The script is both witty and profound. "God's not retarded. We're made in His image so we're not retarded either." "What ever happened to the Saint Titty of motherhood? (Sanctity?)" The scariest moment for one character is the fear that he will become "Ungoogle-able." And the list goes on. T-Shirts can be made showcasing this script. While the subject matter is serious, Occupation cerebrally challenges while entertaining. It is fuel for the thoughtful, the perfect play and inspired much thoughtful discussion among the patrons. If you have social gatherings in your future see Occupation first. Lots of fuel for discussion in this story.
Occupation is an ensemble piece and every member of the cast was true to their character in every moment. Halle Charlton is no hold barred Bets doing her best to simply survive. Alyssa Preston brings a wholeness and richness to the character of Kell Cartwright who will do anything to save her husband. Rebecca Larsen is totally believable in her choices for survival as Maria 'Mei Mei' Burrus. K.J. Middlebooks is passionate and intense as Gare Cartwright who must juggle love of country with family. Robert Paterno as Deng Zedong is the most endearing and entertaining bad guy character I've ever met. Brandon Bales as Florian Hale was true to life and believable on every level. Bruno Oliver, I believe, is the first stage actor to make his appearance entirely on video. It was a memorable performance and very much important to the story. His appearance later on in the play on video as well was a choice of the director and added to the craziness of the moment in a way that his live appearance could not do.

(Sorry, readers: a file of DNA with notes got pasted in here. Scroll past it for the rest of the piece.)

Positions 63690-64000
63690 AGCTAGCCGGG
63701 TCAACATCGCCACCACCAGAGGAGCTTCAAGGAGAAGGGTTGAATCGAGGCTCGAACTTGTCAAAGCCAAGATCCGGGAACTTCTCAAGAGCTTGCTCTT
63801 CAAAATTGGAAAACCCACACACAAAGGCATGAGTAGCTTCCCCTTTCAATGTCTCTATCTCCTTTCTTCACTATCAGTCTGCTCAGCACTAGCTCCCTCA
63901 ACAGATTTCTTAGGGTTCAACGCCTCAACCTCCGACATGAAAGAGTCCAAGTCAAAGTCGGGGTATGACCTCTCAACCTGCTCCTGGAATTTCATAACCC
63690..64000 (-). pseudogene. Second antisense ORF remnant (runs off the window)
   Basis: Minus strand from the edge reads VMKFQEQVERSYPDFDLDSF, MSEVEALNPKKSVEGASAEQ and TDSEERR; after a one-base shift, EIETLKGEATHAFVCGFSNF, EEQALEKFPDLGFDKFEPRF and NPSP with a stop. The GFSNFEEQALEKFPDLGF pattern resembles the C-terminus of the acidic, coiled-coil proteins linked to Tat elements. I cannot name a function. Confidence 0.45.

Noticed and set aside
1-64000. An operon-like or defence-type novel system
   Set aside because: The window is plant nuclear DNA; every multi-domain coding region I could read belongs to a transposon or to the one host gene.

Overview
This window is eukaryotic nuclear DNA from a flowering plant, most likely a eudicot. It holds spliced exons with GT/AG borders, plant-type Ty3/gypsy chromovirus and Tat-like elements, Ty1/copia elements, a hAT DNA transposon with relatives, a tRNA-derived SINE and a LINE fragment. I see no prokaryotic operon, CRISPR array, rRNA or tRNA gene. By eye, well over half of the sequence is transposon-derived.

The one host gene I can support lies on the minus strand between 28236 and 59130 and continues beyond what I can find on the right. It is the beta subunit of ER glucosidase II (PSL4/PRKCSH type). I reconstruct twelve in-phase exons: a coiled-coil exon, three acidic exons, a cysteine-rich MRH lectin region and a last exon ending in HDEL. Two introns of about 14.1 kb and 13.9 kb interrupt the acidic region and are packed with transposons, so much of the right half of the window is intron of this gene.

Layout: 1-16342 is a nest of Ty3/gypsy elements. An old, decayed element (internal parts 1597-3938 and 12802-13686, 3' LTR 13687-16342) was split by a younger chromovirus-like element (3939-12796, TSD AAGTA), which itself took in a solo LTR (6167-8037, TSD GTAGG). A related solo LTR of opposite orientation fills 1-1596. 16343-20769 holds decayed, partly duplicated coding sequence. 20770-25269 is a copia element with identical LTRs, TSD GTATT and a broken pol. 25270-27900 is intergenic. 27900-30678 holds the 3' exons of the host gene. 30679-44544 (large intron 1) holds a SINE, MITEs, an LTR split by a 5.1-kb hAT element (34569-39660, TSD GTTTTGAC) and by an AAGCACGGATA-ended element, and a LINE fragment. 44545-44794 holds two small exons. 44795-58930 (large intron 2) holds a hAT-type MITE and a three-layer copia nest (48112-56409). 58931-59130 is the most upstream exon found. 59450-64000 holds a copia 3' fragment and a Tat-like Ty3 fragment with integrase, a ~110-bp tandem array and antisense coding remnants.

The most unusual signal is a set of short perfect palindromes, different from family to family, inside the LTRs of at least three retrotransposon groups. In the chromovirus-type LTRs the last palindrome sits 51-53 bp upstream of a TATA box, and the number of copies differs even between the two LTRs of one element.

Don't wait to see this West Coast Premiere! Everybody will be talking about it.
© 2015 Discover Hollywood